Jonathan Jackson endorsed by Rep. Jesus 'Chuy' Garcia in race to replace Bobby Rush

Craig Wall Image
Thursday, April 14, 2022
Jonathan Jackson joins race to replace Rep. Bobby Rush
Jonathan Jackson, son of Rev. Jesse Jackson, joined the crowded race to replace Rep. Bobby Rush in Congress, with an endorsement and support from Rep. Chuy Garcia.

CHICAGO (WLS) -- Jonathan Jackson was endorsed by U.S. Rep. Jesus "Chuy" Garcia Wednesday in the race to replace Rep. Bobby Rush.

Jackson, the Chicago-based national spokesman for Rainbow PUSH and the son of Rev. Jesse Jackson, was joined by Garcia (D-Illinois 14), who enthusiastically gave his support to the candidate.

"I proudly stand with Jonathan Jackson and throw my wholehearted support and endorsement to his effort to become the next congressman of the First District," Garcia said.

Rush previously endorsed Karen Norington-Reaves before Jackson got in the race.

"I think at this point, all, any endorsements you get are probably going to be significant because this is where everybody is trying to elevate themselves above the clutter," said political consultant Delmarie Cobb.

Jackson is counting on Garcia's endorsement to translate into campaign donations, in which he currently lags behind some other candidates. Garcia has promised to campaign and fundraise for Jackson.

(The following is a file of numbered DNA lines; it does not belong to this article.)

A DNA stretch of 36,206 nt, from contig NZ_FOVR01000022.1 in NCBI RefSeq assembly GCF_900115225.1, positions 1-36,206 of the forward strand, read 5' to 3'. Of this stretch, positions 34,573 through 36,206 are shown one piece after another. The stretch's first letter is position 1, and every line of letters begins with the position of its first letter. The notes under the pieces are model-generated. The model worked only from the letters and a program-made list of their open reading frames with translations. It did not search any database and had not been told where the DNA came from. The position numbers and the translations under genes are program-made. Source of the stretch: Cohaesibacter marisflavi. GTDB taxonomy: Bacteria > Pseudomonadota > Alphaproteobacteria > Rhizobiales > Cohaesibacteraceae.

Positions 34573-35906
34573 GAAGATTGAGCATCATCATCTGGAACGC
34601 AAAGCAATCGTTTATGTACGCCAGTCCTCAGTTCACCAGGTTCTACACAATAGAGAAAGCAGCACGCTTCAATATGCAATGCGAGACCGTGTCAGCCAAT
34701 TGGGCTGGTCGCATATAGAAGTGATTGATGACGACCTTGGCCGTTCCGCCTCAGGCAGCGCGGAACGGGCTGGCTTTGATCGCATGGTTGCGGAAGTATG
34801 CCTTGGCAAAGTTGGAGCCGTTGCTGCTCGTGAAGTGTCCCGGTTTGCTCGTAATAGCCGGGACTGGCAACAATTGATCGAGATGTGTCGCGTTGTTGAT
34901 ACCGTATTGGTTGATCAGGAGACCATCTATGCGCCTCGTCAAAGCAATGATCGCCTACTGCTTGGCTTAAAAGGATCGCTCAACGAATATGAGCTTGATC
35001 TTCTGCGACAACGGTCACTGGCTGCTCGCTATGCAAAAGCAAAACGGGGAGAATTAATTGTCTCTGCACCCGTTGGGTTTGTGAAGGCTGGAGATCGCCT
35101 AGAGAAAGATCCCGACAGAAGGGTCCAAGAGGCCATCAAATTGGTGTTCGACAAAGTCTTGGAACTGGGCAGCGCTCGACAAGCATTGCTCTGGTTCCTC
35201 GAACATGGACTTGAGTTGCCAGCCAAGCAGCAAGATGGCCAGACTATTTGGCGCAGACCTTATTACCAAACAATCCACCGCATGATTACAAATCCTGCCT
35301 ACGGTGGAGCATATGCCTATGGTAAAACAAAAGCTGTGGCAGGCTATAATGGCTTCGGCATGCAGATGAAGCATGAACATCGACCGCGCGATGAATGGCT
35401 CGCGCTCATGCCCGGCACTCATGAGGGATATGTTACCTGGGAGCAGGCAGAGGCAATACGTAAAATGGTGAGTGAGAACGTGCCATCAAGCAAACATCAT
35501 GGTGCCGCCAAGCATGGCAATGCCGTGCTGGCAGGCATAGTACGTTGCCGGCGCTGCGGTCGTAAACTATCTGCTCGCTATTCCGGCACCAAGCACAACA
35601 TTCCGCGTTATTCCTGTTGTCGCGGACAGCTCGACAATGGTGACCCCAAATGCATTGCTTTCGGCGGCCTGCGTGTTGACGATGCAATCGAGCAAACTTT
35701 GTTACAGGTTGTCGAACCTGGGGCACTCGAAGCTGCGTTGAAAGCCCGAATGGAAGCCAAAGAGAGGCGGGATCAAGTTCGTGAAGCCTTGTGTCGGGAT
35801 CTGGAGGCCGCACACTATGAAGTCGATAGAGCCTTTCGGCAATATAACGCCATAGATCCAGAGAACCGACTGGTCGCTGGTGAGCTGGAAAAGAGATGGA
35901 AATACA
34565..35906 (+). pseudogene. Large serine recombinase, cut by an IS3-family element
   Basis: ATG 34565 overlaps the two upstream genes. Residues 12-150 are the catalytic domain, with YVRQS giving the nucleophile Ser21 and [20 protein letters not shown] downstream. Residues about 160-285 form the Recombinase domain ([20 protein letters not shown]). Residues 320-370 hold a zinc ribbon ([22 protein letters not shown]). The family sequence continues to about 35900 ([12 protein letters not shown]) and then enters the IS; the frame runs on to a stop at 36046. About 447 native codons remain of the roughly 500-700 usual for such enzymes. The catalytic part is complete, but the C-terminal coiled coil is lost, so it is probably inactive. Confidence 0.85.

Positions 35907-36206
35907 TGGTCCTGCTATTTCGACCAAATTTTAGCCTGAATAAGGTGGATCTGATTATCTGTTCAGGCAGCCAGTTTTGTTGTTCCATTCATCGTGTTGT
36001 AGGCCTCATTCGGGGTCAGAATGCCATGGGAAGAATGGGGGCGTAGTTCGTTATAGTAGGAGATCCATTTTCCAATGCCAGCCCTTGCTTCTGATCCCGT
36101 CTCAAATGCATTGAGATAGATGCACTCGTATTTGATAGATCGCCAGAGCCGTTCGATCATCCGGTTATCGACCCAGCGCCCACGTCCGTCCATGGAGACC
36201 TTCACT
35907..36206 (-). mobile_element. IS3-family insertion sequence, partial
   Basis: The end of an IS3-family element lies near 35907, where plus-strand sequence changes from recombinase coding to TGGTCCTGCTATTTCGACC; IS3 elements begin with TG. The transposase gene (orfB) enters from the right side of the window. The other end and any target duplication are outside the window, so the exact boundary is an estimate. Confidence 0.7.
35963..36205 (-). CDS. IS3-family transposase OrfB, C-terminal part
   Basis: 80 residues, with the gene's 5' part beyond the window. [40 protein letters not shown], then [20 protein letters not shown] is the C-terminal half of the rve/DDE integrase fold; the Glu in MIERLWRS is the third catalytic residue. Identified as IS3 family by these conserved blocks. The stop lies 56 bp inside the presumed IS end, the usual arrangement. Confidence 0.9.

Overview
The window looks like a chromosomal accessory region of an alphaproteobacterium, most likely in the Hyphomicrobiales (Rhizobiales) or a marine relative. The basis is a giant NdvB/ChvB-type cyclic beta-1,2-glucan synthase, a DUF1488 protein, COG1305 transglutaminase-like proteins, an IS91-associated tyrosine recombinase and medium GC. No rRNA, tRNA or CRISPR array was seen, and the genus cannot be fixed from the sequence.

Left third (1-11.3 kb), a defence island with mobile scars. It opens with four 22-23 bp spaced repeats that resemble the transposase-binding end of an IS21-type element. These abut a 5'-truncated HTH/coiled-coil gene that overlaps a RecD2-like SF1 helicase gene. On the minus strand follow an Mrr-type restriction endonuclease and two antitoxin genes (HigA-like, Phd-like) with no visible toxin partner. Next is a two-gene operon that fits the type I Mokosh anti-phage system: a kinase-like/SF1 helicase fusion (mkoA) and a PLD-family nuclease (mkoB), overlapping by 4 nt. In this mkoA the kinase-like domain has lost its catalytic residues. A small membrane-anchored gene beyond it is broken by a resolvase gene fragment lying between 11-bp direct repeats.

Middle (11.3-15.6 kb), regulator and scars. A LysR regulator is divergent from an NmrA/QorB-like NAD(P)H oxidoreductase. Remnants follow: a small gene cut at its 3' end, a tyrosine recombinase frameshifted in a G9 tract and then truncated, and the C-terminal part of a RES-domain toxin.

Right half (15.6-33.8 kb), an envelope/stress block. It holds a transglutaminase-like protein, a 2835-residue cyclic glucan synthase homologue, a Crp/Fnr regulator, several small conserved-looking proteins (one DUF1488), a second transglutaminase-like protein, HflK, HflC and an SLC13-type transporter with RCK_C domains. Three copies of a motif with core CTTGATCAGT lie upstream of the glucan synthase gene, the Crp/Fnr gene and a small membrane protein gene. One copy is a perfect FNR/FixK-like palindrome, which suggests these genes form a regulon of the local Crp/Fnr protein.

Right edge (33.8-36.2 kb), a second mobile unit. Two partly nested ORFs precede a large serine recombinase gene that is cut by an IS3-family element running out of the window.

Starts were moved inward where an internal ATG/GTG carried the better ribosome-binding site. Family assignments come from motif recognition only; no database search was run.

"Chicago is a very sophisticated market. People understand what money does, and more importantly, people understand those who care," Jackson said. "So, his endorsement today is the message that exceeds any value you can put on any capital on any money."

Currently, there are 20 Democrats in the race, but eight of them are facing challenges to their nominating petitions, which means the field could get significantly whittled down.

"And a lot of people, even if they make it on the ballot, they simply will not have the money to be viable candidates," Cobb said.

Cobb said she believes only five are seriously in the running: Jonathan Jackson, Ald. Pat Dowell, Karen Norington-Reaves, State Sen. Jacqueline Collins and businessman Jonathan Swain.

Jackson would not speculate how much money his campaign will need in order to win, but he said whatever that is, they will raise it.